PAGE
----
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02.03.20

Systemd Has Become (Almost) an Operating System

Posted in Debian, GNU/Linux, Google, IBM, Red Hat at 4:55 am by Dr. Roy Schestowitz

With a humongous amount of code added and removed (hundreds of thousands of lines per year) the freedom to study the source code becomes almost moot (too much in one place and changing far too fast)

The freedom to study 1.2 million lines of source code? Too Damn High

Summary: StrongSwan on Debian 10 (Buster) is hard; systemd isn’t helping, it’s mostly getting in the way and as it turns out this is part of a much broader problem introduced by Red Hat’s system-wide “D”isruption

“BUSTER” is great! It really is. Well done, Debian team! What a great operating system! Far better than anything which comes out of Microsoft and Apple. I even installed on it all the available desktop environments (bar GNOME). They work. They work very, very well. Polish is noteworthy.

But with claims of perfection no room is left for improvement, so this is going to be a rant. Not about Debian. Not about Red Hat (now IBM), either.

This rant will be focused on one project alone. It’s the project one isn’t meant to be criticising (without risk of retaliation of some kind). This project probably stole took a lot of my time (hence not many articles in Techrights lately).

First of all, let’s be clear that Debian 10 works and I am generally happy with many things about it (almost everything worked perfectly out of the box), but when things don’t go smoothly, they can be downright distressing and almost impossible to diagnose/debug/resolve.

I think that the views of Bruce Perens have been clear (when he spoke about it at the end of last year). He focused on reliability aspects. Purely technical aspects.

One thing I’ve long noticed about systemd is that any system with it takes ages to boot and shut down — something I’ve experienced only since systemd was put there by default (the time it takes isn’t slightly longer — we’re talking about something like 4 times longer!).

No wonder Chromebooks don’t use systemd…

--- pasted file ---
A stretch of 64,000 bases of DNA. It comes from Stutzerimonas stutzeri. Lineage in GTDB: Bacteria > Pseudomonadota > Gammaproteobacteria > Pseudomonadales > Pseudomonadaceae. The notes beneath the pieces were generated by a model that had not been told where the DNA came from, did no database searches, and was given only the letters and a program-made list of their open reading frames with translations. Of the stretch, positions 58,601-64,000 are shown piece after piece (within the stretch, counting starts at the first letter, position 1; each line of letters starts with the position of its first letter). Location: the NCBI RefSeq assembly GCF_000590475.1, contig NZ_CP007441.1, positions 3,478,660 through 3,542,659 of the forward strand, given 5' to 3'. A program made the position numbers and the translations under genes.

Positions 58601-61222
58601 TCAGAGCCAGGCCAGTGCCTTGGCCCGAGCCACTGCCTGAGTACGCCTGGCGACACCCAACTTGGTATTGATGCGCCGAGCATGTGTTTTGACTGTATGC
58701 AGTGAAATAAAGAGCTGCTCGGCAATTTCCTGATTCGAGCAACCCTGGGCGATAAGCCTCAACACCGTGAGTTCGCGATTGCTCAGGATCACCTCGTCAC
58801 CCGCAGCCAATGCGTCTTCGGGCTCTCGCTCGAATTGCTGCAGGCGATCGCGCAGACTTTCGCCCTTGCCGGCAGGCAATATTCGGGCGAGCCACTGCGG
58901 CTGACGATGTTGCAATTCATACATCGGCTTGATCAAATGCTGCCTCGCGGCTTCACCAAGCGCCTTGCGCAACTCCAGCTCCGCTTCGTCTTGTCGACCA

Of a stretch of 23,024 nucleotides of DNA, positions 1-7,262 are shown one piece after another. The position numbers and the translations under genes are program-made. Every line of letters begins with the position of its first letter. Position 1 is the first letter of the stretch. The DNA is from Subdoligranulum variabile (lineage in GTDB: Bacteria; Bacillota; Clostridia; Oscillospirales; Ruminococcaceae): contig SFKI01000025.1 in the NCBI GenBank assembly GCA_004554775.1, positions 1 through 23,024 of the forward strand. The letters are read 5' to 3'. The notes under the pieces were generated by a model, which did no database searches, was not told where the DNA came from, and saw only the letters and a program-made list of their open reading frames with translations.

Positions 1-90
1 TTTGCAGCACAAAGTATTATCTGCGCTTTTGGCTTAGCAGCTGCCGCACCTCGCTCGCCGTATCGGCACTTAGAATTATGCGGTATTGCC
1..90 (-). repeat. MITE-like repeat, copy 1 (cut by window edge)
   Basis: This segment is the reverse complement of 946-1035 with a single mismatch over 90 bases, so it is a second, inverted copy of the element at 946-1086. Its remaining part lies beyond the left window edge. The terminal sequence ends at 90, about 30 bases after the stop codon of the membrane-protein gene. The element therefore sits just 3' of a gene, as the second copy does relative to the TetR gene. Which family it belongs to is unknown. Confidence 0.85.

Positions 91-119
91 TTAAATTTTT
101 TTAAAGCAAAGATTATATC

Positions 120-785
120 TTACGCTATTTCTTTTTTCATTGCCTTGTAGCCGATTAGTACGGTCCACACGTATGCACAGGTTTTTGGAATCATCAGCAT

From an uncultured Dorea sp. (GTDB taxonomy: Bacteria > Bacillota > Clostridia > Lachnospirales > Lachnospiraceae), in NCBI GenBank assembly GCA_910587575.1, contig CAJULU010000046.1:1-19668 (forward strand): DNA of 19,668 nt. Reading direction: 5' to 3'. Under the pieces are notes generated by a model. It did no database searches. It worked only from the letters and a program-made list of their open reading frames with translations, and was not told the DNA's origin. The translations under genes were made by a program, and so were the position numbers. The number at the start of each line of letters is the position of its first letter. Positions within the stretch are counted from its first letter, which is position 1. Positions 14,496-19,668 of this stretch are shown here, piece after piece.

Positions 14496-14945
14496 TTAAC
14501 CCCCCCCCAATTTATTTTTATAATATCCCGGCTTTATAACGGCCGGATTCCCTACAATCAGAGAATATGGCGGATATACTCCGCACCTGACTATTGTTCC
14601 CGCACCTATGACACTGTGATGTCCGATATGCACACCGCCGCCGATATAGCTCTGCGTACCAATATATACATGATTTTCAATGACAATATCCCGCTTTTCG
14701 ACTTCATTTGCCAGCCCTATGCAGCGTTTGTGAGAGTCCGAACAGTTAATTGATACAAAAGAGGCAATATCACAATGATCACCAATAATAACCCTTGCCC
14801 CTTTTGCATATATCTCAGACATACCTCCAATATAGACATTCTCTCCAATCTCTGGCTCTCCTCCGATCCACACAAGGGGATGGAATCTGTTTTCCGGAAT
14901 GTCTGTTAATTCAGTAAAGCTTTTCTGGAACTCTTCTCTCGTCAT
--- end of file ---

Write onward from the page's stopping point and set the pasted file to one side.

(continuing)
One could go make oneself coffee while rebooting a machine with systemd… and still be back to an almost ready system.

But never mind the coffee breaks. Those take only minutes. When things do not work as expected, they can end up taking hours or days to fix.

Consider StrongSwan. I’ve already spent about 6 hours on this (net time, putting aside distractions). I finally got to the point where I can either get only to the VPN’s internal realm or the ‘outside world’ (not both). I spoke to the developers about it as the subject is very scarcely documented on the Web; there are hardly any Web pages about it (like a HowTo for StrongSwan on Debian 10).

It’s hard to debug. Here’s some fun with StrongSwan:

strongswan debug

And StrongSwan entries in the log:

strongswan log

Does that say what goes wrong? No. Nowhere.

When using older systems I was at least getting some error message showing somewhere, but systemd is truly disruptive to what one already knows. Debian is not Red Hat, but it adopted a massive piece (blob?) of IBM/Red Hat and now needs to grapple with it.

I never had to spend so much time — with help from technical networking people — just to set up something reasonably simple.

Judging by what I see online, not only do other Debian users have had similar issues in recent years; those same issues are inherited ‘downstream’ and by recent versions of Ubuntu and its derivatives. I could cite about half a dozen examples. At times you see reports from entire companies that have issues related to this.

At the moment I have something that almost works, but I still lack complete and clear documentation to explain what I’ve done so far to almost make it work. It has been rather chaotic an experience.

/home/ will soon be conquered by systemd, maybe /var/log/ too (so producing the above will require yet more learning and retraining, maybe coping with new bugs as well).

Whatever one thinks of systemd, it’s hard to make or form a fully informed opinion because systemd is vast and it touches almost everything in the system. Maybe it’s great and innovative, but the disruption it has caused is very much real and it’s hard to believe anyone but Red Hat (now IBM) shareholders will profit from it. Those shareholders probably don’t use GNU/Linux themselves, certainly not on their desktops/laptops — a form factor they almost certainly don’t care for as “there’s no money on it!” (ask the Linux Foundation how many people in it even use the operating system).

Special gratitude and credit goes out to @thermicorp (who helped me in the process).

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